Many people think that we are lucky to have preserved such a fine collection of architecture in Adelaide. Grand and imposing Victorian buildings, tiny workers' cottages, sleek yet simple Art Deco structures, and striking but featureless modern towers all sit comfortably together.
Last year the Adelaide City Council and the National Trust's Adelaide City Heritage site ran a public competition to find out what's our favourite building in Adelaide. A total of 192 buildings were nominated, and the finalists included a good cross section of building styles from around the CBD.
When media personality Keith Conlon was asked to name his favourite building in Adelaide, his choices were mostly classical but elegant. They included the Beehive Corner, Parliament House and Adelaide Fruit and Produce Exchange.
In general younger people seem to have a preference for more modern buildings - especially tall towers. Despite this the recent huge queues at open days for Z Ward Glenside showed that some older buildings can also have a strong attraction for younger people.
Admirers of architecture in Adelaide can now take advantage of new technology to learn more about their favourite buildings - your smart phone can be the key to unlocking their stories. History SA is slowly extending its encyclopaedic History Hub into the suburbs and regions of SA too, giving greater access to information about the history of places around the state.
It's often worthwhile peeking into building lobbies - some buildings that look dirty and dingy on the outside can be quite opulent on the inside.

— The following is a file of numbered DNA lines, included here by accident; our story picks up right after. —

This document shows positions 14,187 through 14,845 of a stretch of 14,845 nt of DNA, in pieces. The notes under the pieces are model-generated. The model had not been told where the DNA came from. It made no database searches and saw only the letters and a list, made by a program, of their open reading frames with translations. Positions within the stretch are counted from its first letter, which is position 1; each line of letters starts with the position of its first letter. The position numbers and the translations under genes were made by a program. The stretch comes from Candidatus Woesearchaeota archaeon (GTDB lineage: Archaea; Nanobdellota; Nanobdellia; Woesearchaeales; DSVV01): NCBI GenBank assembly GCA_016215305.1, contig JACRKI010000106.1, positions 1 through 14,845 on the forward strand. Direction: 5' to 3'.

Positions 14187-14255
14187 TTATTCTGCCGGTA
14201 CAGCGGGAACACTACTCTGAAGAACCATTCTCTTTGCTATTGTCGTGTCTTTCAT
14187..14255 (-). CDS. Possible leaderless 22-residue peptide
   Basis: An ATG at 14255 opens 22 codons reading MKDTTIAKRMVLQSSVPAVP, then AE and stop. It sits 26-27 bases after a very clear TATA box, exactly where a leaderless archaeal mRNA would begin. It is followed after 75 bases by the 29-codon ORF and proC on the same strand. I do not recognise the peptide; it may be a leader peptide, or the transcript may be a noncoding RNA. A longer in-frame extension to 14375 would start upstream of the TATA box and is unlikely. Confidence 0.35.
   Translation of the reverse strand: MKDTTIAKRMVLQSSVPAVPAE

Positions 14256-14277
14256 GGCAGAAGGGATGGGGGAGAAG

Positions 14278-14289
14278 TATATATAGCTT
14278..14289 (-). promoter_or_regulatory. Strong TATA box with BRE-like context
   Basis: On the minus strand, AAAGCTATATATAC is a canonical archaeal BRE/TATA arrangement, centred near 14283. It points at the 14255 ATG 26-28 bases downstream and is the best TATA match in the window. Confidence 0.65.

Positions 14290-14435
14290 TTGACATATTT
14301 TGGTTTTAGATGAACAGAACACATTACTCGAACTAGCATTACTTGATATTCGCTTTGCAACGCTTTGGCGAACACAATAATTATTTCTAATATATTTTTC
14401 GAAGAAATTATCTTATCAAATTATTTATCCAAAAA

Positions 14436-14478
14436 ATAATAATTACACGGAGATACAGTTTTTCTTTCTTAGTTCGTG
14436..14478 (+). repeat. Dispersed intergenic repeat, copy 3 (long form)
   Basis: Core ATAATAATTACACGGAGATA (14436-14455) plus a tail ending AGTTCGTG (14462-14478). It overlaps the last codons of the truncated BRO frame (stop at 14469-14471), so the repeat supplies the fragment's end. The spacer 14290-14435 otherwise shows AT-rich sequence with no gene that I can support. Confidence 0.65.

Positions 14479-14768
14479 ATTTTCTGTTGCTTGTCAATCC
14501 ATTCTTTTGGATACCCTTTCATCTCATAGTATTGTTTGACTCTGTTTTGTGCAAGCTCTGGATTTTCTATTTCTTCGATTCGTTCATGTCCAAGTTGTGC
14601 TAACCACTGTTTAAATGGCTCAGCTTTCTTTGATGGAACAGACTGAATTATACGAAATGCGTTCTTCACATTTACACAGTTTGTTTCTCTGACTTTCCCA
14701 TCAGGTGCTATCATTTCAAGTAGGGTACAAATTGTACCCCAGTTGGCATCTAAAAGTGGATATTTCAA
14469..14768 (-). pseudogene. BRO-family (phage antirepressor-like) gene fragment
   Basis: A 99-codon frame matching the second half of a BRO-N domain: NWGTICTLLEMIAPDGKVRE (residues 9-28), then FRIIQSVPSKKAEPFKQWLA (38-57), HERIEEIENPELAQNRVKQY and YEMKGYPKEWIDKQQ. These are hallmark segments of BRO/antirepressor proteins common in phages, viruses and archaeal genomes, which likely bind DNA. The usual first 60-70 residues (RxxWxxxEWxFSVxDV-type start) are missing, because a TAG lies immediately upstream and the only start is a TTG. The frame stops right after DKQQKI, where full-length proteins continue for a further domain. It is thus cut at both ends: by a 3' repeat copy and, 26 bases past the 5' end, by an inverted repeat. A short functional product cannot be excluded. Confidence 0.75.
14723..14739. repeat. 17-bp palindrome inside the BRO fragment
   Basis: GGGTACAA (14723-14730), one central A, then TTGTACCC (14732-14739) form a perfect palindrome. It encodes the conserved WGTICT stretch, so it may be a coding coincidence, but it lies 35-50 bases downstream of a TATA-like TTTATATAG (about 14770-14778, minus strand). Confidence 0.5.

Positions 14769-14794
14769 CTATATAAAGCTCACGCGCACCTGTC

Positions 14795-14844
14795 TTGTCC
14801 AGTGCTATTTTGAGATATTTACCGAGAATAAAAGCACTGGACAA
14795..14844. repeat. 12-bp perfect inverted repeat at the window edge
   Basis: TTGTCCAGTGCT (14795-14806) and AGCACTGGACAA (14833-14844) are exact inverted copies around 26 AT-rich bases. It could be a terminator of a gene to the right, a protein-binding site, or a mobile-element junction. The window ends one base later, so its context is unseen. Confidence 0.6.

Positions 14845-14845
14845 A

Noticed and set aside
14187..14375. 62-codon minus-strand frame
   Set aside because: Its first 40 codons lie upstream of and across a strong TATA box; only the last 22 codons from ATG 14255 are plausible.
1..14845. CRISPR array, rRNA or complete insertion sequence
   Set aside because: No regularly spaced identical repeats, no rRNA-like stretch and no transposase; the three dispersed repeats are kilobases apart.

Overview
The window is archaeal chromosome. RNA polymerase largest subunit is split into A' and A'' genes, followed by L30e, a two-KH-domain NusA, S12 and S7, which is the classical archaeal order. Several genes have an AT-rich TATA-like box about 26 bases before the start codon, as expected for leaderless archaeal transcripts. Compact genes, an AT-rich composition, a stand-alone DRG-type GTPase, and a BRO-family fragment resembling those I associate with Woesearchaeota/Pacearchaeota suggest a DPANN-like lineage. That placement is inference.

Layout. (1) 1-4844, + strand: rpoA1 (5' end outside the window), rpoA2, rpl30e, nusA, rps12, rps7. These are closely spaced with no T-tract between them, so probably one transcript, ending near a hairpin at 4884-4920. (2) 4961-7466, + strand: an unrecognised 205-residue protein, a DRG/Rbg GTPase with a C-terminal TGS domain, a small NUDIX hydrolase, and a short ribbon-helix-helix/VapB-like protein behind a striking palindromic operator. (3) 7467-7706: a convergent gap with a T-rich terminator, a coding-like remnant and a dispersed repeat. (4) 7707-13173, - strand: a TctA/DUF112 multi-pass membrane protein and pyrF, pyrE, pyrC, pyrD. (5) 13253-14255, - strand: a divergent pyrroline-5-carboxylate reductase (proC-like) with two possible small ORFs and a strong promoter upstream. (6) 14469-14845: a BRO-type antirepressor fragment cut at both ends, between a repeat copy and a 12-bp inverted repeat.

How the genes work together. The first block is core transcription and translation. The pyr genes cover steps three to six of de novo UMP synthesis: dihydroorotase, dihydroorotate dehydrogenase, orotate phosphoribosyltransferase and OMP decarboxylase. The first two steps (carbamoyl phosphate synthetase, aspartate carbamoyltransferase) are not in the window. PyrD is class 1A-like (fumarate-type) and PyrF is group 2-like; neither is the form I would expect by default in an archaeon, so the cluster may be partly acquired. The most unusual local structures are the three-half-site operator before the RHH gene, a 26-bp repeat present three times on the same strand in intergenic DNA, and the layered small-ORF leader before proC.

An Old Bank Vault Uncovered During Open House Adelaide
Open House Adelaide brings a wonderful opportunity to explore places that are normally inaccessible, and can open the door to some very unusual finds.
Of course your favourite building in Adelaide need not be in the CBD. There are many spectacular and unusual houses in Adelaide suburbs, and others are just quite odd.
Port Adelaide contains some awesome examples of buildings that I like - the monumental Harts Mill towering over the Port River, and the massive wool stores from a more prosperous bygone age. Renewal SA and the Adelaide Chapter of the Art Deco and Modernism Society recently hosted an Art Deco tour of Port Adelaide, and I was surprised at the number of buildings from this period that exist in the Port. Perhaps my favourite building on the tour was not actually Art Deco at all - the Port Adelaide Masonic Centre is an Egyptian Revival building with subtly styled whimsical motifs decorating the fascia.
Whimsical Motifs on Port Adelaide Masonic Building
Urban explorers are always on the lookout for abandoned buildings in Adelaide, hoping to find secret tunnels or hidden basements. Generally these buildings are dilapidated and run down, but there are still some favourites left standing.
Do you have a favourite building in Adelaide city or one of the regions of South Australia? Many regional centres such as Gawler and Mount Gambier have an impressive collection of grand buildings which are a testament of wealthier times.
Let's hear about your favourite building choice in the comments - I imagine there will some surprises!
The Maritime Museum. A lot of my families history is in there. Some of it from our house. My Grandfather was part of Her Majesties Colonial Navy. Served on the HMCS Protector, went to China, as one of the 7 officers, for the Boxer Rebellion. Returned in time for Federation & formation of the Royal Australian Navy.
Bonython Hall on North Terrace facing Pultney Street is my favourite building. Apart from the most dignified style, I like the stonework & gothic windows outside and the timber panelling from floor to ceiling inside.